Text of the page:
Good stuff from a Mike Irwin and Frank Broyles interview back in 2007. The below excerpt is from around the 13-15 minute mark.
Mike Irwin: Now one of the things that I’ve also been told is that when you came in here, you were especially initially very respectful of the traditions that were already here. You didn’t come in and say “Well, that’s nice, but we have to do this, we have to do that.” You listened to what [Barnhill] had to say about why things are done the way they are around here. One of the things he told you was “We don’t play Arkansas State here.” There were just all these traditions and reasons why things are done the way they are and you, may have put your own stamp on the program, but initially you were very respectful of.
Frank Broyles: He had built—where Arkansas wasn’t very successful—he had built [a wall] around the state. He had gotten the eastern Arkansas people interested by starting to play more games in Little Rock. And we’ve developed a fan base from one border of the state to the other, which we had to have if we were going to be a national power. We had to have the fan base, where other schools had it close by, ours was going to be 250, 300 miles away—some of it… The one thing I learned from him is “We are not successful without a fan base from all over the state.”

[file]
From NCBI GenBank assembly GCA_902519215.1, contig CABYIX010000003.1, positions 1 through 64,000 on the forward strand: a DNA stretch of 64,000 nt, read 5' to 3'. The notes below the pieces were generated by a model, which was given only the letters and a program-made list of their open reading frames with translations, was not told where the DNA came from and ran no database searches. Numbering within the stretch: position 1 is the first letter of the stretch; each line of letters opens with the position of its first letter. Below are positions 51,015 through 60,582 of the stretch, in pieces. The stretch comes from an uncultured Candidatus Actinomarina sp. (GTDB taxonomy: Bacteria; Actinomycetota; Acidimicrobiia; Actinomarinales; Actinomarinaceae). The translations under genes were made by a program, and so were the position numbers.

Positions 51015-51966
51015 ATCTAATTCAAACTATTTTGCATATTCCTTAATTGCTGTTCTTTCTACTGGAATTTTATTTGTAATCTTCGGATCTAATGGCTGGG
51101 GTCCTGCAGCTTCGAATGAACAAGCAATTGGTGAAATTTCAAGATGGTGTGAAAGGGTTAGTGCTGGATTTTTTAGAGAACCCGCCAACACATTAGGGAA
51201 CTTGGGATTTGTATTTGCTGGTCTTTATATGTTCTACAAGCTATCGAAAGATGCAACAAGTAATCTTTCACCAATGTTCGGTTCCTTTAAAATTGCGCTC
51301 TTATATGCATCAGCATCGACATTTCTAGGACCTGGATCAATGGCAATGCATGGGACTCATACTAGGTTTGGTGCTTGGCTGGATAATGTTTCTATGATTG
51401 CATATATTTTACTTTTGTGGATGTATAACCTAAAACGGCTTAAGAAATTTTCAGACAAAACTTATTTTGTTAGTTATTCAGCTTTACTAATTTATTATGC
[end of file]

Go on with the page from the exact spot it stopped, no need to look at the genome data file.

They could support other universities and other colleges at that time. But when the Razorbacks played, everybody stopped and listened. And he had developed that and it was a wonderful opportunity for me. I took the job with the intention of staying. So It’s been 54 years.
Mike Irwin: Jeff Long still has that same philosophy. I mean he’s the A.D. now, but he didn’t change that. I mean you know there’s been constant pressure and constant talk about “When are you gonna play other schools? Other schools do this, other states do that.” The policy is still the same.
Frank Broyles: …The wonderful thing is that the [state] legislature has let us decide that… Right now our philosophy is that we don’t play so fans can support both of us—or three of us, or four of us. Whatever schools they want to support, they support us and them. And that’s why we’ve been successful.